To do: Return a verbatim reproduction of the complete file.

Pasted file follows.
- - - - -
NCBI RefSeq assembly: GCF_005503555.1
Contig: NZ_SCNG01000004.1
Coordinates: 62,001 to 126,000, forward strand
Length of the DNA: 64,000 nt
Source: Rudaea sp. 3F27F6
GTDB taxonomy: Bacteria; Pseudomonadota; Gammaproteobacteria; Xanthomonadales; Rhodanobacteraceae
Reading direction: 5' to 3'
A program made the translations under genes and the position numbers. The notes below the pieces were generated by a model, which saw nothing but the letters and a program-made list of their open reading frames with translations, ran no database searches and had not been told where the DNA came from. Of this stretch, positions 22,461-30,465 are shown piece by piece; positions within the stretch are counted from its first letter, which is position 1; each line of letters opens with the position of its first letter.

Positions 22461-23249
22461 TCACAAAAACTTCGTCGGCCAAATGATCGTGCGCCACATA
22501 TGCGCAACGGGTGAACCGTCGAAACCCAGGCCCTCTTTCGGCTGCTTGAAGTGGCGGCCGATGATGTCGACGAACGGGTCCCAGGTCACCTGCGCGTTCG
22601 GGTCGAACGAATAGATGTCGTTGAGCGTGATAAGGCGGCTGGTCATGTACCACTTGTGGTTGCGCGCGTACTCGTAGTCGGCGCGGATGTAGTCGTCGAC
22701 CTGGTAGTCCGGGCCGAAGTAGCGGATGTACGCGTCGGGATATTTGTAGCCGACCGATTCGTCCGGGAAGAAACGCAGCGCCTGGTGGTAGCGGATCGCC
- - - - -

NCBI RefSeq assembly: GCF_005503555.1
Contig: NZ_SCNG01000004.1
Coordinates: 62,001 to 126,000, forward strand
Length of the DNA: 64,000 nt
Source: Rudaea sp. 3F27F6
GTDB taxonomy: Bacteria; Pseudomonadota; Gammaproteobacteria; Xanthomonadales; Rhodanobacteraceae
Reading direction: 5' to 3'
A program made the translations under genes and the position numbers. The notes below the pieces were generated by a model, which saw nothing but the letters and a program-made list of their open reading frames with translations, ran no database searches and had not been told where the DNA came from. Of this stretch, positions 22,461-30,465 are shown piece by piece; positions within the stretch are counted from its first letter, which is position 1; each line of letters opens with the position of its first letter.

Positions 22461-23249
22461 TCACAAAAACTTCGTCGGCCAAATGATCGTGCGCCACATA
22501 TGCGCAACGGGTGAACCGTCGAAACCCAGGCCCTCTTTCGGCTGCTTGAAGTGGCGGCCGATGATGTCGACGAACGGGTCCCAGGTCACCTGCGCGTTCG
22601 GGTCGAACGAATAGATGTCGTTGAGCGTGATAAGGCGGCTGGTCATGTACCACTTGTGGTTGCGCGCGTACTCGTAGTCGGCGCGGATGTAGTCGTCGAC
22701 CTGGTAGTCCGGGCCGAAGTAGCGGATGTACGCGTCGGGATATTTGTAGCCGACCGATTCGTCCGGGAAGAAACGCAGCGCCTGGTGGTAGCGGATCGCC